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Gravure Idols Are Writing Books Now? Part 2

messy - Original Japanese Date: May 2nd, 2014
English Translation Published: August 8th, 2014

Japanese gravure models one by one are penning novels and although some have interesting stories to tell, others do not and crash and burn beautifully.

(Translator's note: This post is a continuation of a previous entry.)


Other Japanese gravure idols have also written books. In fact, even the slightly salacious Risa Yoshiki released a novel last year. Her novel is not erotic. Rather, it's for young adults. The protagonist is similar to Risa Yoshiki as she is a new face in the enka music circuit (which was the exact strange route Risa Yoshiki took before jumping into gravure modeling). The story itself is rather predicable after that.

Her protagonist is a soft-spoken and slightly reclusive character who is teased due to her physical appearance during her time as a schoolgirl. However, one day she heard about the sudden passing of a favorite teacher and decided she will attend the next class reunion. There, she hit it off with three former classmates whom she did not share the same social circle with. They all had dreams of stardom: one wanted to become a singer, another a model, and the third, a manga artist, but all fell short of their goals. One night they found themselves talking into the wee hours of the morning and decided to give it their all in an attempt to work together. Their workplace turned into a 'power spot' of sorts and their fortunes volte-faced for the better.

However—and a big however here as it's not conclusive as to whether Anna Konno truly wrote her book on her own--but Risa Yoshiki's novel about her enka idol is downright horrible when compared to Anna Konno's. The story is incoherent: foreshadowing of any kind essentially does not exist and the 'power spot' ending seemed to like she—or her ghostwriter—was pulling a deux ex machina card. Overall, it felt very immature. There were times when the chatty dialog was long and drawn out like a Quentin Tarantino movie, but without his skill for writing good lines. She also kept shifting from first- to third-person which made the tale all too hard to follow leading to much frustration. She mentioned this was her first novel and that she tried her very best and it sure does feel like it along with wanting lots of pity. I guess the only good thing about Risa Yoshiki's novel is that it gives a moe vibe. It's almost as if she wrote it on Japanese writing paper with a pencil for someone she has a crush on.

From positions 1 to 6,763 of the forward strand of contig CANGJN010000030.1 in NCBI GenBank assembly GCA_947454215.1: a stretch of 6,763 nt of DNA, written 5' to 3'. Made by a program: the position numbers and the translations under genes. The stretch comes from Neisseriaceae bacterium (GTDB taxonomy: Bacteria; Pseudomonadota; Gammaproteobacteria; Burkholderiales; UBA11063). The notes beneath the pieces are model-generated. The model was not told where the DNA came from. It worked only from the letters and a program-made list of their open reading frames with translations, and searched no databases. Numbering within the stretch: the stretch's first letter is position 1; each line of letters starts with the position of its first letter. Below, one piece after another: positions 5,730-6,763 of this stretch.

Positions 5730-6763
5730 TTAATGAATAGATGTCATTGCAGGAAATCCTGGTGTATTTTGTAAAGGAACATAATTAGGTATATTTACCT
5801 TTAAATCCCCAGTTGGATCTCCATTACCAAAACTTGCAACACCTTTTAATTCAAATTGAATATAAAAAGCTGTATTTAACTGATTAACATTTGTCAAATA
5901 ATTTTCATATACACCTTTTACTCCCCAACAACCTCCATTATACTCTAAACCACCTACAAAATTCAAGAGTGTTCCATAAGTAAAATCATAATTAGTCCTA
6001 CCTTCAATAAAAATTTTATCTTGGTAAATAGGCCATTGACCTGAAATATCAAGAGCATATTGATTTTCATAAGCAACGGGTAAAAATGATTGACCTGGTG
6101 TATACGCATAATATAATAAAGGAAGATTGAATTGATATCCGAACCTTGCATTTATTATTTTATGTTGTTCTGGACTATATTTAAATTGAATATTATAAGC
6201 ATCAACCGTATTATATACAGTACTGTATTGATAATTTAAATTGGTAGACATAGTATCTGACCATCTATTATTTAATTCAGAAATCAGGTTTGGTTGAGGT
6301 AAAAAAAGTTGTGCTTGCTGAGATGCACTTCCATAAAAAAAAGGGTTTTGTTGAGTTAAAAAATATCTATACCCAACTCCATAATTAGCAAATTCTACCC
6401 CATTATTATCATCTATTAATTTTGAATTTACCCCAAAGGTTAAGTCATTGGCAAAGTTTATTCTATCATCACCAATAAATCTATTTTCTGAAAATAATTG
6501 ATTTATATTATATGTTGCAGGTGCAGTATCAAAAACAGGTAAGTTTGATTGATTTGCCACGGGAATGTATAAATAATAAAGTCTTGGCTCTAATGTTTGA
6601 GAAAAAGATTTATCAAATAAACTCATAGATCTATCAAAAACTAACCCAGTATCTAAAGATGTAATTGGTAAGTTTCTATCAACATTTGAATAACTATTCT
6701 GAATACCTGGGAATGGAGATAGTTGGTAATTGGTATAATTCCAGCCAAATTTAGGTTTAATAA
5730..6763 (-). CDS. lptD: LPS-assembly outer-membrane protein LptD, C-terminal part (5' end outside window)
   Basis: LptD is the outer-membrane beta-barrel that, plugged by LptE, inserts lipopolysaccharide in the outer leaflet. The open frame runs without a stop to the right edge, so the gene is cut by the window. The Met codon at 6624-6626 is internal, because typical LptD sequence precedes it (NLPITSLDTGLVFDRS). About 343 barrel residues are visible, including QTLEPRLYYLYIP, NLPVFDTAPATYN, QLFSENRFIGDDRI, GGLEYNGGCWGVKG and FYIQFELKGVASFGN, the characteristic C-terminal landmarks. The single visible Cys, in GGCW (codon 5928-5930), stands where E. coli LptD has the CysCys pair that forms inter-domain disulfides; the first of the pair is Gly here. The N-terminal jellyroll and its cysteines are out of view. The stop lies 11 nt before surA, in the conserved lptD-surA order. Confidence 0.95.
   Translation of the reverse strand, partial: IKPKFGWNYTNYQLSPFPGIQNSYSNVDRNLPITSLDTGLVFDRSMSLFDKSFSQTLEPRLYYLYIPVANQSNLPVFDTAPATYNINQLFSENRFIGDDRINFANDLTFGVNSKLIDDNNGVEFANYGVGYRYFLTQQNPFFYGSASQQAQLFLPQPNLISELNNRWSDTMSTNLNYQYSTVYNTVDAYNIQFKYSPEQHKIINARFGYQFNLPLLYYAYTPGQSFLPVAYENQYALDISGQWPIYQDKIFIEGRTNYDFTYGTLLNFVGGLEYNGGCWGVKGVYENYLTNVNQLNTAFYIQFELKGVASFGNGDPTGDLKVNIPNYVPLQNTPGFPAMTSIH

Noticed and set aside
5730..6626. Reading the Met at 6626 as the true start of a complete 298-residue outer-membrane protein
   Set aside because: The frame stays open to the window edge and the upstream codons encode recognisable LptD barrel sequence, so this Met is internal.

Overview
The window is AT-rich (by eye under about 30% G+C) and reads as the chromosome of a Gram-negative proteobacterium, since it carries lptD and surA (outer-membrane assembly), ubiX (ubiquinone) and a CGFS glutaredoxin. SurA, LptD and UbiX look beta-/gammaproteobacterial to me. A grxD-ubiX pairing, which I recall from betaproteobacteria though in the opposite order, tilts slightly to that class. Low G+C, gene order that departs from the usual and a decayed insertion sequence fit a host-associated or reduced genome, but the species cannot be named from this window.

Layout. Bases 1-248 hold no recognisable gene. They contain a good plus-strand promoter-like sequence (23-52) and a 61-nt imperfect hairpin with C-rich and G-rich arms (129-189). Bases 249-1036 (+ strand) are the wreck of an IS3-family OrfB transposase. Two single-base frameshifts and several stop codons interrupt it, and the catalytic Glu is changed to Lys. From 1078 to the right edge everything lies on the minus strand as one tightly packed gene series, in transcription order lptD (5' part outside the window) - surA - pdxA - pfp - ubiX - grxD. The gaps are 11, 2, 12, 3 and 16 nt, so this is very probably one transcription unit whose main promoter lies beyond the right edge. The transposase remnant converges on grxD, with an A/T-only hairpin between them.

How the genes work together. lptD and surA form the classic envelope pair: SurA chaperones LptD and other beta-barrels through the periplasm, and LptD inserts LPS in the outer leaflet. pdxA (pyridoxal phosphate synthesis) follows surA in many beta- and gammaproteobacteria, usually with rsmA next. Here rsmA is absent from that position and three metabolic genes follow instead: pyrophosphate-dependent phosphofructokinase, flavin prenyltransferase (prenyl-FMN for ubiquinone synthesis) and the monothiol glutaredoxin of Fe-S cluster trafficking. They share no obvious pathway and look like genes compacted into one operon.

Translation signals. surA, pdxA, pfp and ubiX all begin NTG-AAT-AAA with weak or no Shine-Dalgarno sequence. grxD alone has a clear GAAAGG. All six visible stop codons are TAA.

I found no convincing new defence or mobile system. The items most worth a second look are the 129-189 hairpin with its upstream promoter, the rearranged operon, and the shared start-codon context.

Both of these books only have come about due to Sena Wakana being the trailblazer with her 2008 novel, Kobareru. Her novel focused on the scandal surrounding her indecent love affair with Matsuo Suzuki that led to her retiring from the limelight. She wrote about how hellish her days were when the scandal broke, but questioned whether the love itself bad and dirty. I think Sena Wakana's novel is by far the most monumental book a gravure idol has ever written. Future books such as the two above don't hold a candle to it. It's hard to even figure out why both Anna Konno and Risa Yoshiki even decided to pen novels. Was it truly necessary outside of issues monetary? If you want to read about the trials and tribulations of being a key part of the world of gravure, then check out Sena Wakana's book (Translator's note: or simply stick around as there is a big piece about the hard times of gravure idols on the way). It may lack the cheap humor that's a staple found in nighttime Japanese talk shows, but it makes up for it in even better ways.


Written by Caetano Takeno Coimbra
Takeno was born in the 1980's in the Fukushima Prefecture. Keeping a popular online diary since the dawn of the internet age in Japan, Takeno now works independently dealing with both online sales and online sales data analysis.


(Translator's note: It doesn't take much for a popular idol in Japan to 'explore' new territory—quite often at the insistence of the agency she belongs to. A gravure idol who may once have been popular and now finds herself sagging in popularity along with steadily aging may find sitting down to pen a book (with a ghostwriter?) a more worthwhile challenge than remaining in front of the studio lights.)

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